There are concepts in perfumery that sometimes hit the nail right on the head. So when I learned that a new brand was taking inspiration from movies to create a perfume, I was thrilled. I discovered Moth and Rabbit at Smell Stories, and while browsing their collection, I came across La Haine, the French film that had turned my childhood upside down. Immediately, I remembered the neighborhood I lived until the mid-90s. The last lawless zone in Brussels, called the “Chicago Neighborhood,” where crime was romanticized, and dehumanization was common courtesy.
“So far, so good – Jusqu’ici tout va bien” was the leitmotif of the film, and it still echoes in my head because the feeling of invincibility was a luxury unknown to us.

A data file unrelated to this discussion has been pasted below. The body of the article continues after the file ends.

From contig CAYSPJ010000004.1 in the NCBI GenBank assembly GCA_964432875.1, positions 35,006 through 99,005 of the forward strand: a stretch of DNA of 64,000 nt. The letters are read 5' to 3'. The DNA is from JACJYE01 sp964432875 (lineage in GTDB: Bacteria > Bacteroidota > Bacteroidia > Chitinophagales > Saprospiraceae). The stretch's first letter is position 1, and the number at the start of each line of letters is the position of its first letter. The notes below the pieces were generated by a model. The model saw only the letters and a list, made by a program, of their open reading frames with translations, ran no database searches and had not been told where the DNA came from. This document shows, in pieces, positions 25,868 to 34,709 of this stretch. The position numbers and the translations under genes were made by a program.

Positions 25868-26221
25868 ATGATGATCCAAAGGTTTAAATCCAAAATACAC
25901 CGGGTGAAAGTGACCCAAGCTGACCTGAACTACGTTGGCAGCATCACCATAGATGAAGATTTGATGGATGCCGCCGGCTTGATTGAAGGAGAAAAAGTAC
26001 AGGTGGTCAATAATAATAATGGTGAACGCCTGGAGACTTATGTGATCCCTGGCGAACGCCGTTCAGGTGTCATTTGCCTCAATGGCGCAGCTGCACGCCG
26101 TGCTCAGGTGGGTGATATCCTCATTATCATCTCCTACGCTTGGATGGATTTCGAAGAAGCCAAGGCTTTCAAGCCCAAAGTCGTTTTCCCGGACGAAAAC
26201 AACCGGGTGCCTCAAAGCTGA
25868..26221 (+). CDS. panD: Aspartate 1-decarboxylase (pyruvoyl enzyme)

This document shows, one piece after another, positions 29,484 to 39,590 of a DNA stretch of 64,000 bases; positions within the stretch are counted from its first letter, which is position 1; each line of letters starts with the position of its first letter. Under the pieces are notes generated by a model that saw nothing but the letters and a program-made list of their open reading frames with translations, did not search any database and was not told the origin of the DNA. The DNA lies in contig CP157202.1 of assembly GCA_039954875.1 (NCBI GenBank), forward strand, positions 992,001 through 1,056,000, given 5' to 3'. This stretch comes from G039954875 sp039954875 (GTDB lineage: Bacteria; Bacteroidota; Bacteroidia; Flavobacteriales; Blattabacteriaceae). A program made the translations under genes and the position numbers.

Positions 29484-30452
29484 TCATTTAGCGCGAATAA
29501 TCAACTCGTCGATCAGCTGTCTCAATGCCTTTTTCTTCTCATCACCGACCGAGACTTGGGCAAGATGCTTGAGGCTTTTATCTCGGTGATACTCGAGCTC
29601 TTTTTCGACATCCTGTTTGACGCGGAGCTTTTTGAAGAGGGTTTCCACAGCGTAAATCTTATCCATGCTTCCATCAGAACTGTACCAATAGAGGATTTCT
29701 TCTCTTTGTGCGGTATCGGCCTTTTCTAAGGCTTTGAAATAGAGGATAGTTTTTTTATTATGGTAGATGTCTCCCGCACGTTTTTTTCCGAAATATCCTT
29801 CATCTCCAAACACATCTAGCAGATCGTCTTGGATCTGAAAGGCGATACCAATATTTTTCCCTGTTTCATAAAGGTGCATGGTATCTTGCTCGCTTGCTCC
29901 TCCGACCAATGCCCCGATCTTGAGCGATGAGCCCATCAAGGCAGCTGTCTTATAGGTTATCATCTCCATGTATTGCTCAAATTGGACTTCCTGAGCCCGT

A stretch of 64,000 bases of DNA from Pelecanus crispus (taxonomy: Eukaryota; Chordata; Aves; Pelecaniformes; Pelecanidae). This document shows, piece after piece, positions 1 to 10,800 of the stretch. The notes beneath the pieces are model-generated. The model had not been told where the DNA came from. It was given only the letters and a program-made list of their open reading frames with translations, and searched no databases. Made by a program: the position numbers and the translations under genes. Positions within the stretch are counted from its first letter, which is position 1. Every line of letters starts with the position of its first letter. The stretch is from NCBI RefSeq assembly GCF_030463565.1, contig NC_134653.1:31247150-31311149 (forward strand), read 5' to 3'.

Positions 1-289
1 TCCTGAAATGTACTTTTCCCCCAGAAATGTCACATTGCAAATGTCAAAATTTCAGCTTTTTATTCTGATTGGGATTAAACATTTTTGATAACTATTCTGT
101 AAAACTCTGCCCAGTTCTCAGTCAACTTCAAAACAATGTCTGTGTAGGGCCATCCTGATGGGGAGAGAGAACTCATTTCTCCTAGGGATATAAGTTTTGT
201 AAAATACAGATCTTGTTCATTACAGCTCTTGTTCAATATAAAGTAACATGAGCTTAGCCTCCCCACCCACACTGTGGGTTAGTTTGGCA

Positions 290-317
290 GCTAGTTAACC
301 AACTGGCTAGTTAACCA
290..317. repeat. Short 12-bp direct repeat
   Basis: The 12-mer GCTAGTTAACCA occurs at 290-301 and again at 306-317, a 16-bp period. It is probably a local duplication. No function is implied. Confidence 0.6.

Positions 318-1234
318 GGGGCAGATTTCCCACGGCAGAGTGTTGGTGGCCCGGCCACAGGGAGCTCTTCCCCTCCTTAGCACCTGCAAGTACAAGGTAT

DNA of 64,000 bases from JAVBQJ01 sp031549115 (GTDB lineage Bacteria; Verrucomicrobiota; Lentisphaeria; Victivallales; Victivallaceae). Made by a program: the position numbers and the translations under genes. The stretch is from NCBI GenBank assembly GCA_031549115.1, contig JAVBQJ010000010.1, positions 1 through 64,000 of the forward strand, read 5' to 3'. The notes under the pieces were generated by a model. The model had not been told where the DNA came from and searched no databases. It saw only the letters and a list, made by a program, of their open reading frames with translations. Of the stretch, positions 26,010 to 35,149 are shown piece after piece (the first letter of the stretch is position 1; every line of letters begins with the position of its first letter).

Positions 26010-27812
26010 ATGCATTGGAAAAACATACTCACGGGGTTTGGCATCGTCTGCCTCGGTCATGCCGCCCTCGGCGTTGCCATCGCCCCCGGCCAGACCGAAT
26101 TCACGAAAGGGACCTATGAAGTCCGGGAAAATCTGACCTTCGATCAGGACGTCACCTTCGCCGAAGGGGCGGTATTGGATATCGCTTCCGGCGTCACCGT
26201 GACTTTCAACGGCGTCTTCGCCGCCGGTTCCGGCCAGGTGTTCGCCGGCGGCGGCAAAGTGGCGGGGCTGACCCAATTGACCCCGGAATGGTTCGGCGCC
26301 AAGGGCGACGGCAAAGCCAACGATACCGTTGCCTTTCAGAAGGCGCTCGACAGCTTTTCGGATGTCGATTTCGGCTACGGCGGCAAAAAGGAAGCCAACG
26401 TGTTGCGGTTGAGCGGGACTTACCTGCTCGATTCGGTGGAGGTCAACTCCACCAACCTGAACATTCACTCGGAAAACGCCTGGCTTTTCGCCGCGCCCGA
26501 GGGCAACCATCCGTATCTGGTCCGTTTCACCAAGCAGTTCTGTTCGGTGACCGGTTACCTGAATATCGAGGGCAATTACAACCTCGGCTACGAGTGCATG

But what was Kassovitz’s masterpiece, released in 1995 and shot in black and white, supposed to smell like? I remember the first anxious spray on the blotter. Then everything lit up, the smell of tar, smoke, leather, earthy green with a spicy freshness of cardamom reminiscent of the coldness of a stressful, colorless life, with tire tracks on the asphalt, people giving the finger, gnashing teeth, sirens, and young men trying to become lions.
The perfume was everything I had hoped it would be. As I enjoyed my first spray, I thanked my parents for being who they are, for the love and the strong family structure they gave us, my sisters and me. I was one of the lucky ones, and just like in Tupac’s poem, we became “roses that grew from the concrete.”